Is there a better time to be in Liverpool than every other September? We think not. Our streets, galleries, warehouses and bars are stuffed with more temporary art and artifacts than a Michael Jackson-rented condo. Only, we’re hazarding a guess, the quality count is a notch or two higher. Mostly.
Talking of which, any thoughts that the Independents Festival is a support act to the main event can be banished from your deluded little head. This is no poor relation – the Independents is one of the largest and most exciting contemporary visual arts festivals in the UK.
And while you might not have heard of many of the 500 artists, the event’s scored more hits than misses in previous years, and still exists to showcase young blood and emerging new talent alongside established international artists.
Unlike the Biennial, the Independents doesn’t require its artists to muster together under a theme. As such, its a journey into the unknown, and the art itself… well, whoever said that quality control was the only way to discover art that sticks around, anyway?
We spoke to Mark Willcox, Chair of the independents Board.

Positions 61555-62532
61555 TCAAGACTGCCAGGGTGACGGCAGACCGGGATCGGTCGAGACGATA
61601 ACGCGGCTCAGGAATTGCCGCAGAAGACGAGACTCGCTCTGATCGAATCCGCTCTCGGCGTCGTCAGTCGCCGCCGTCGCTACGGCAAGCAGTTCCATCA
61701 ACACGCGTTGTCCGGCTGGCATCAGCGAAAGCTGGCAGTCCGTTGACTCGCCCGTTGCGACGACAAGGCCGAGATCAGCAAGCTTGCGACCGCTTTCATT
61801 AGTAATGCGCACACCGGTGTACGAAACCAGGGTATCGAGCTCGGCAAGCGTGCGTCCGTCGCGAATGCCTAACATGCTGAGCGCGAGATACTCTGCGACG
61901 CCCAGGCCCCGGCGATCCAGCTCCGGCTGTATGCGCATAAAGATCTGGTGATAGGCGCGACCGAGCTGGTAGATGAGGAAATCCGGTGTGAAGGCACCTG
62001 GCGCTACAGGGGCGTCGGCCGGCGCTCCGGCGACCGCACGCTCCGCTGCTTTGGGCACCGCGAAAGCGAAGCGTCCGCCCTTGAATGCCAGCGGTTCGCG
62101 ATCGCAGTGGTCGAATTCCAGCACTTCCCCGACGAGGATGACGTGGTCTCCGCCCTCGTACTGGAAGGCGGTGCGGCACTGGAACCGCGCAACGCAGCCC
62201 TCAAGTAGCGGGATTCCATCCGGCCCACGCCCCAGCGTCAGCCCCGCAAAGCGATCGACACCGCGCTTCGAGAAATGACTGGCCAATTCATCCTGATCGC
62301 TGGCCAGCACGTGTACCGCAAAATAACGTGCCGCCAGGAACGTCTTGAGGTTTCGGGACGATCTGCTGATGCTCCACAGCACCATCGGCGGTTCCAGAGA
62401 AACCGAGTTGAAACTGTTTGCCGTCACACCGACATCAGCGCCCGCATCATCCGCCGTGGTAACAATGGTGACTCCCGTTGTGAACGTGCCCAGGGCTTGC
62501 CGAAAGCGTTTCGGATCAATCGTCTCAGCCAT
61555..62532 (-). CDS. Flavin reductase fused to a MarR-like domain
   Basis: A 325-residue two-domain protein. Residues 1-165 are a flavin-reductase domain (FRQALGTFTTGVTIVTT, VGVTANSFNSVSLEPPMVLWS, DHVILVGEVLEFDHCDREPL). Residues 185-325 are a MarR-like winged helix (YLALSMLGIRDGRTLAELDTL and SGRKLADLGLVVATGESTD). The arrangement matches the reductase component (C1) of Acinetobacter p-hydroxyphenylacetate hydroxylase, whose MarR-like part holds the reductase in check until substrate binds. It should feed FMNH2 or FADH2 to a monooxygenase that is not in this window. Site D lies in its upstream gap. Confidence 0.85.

The Independents is an ‘open access’ event. Does that mean we can have a go?
Open Access means many things. The Independents is non-curated by the organising committee (although individual shows in the programme are curated independently). And, yes, we’re open to any artists launching their careers, emerging talent and students as well as to mid-career and internationally established artists. There are no criteria for involvement.
That must, obviously, lead to a wildly fluctuating standard of work?
Yes. It can sometimes mean a variance in quality. But the vast majority of artists are well respected and are undertaking serious endeavours. This has always been the case. The website and events guide for 2010 bears this out.
It must have been a blow when the Arts Council refused to support you this year?
Like many arts organisations in the UK we have to bid for funding with every new festival. This year our bid was rejected, in spite of our providing more information than in our bids for the previous three Independents Festivals. We have been invited by the Arts Council to appeal the decision and intend to do so.
Did their decision put your festival in danger?
We always had a contingency plan as we thought that in a climate of Government cuts and with more competition for less money there was a greater chance of our not achieving funding. Our contingency was to introduce an administrative charge to register as an individual artist, artist group or venue. It’s standard practice for other festivals. It was a step in the dark for us but the willingness to participate on this basis by artists and galleries exceeded our expectations and they definitely saved the day.
Did you meet the shortfall completely, or have you had to scale back?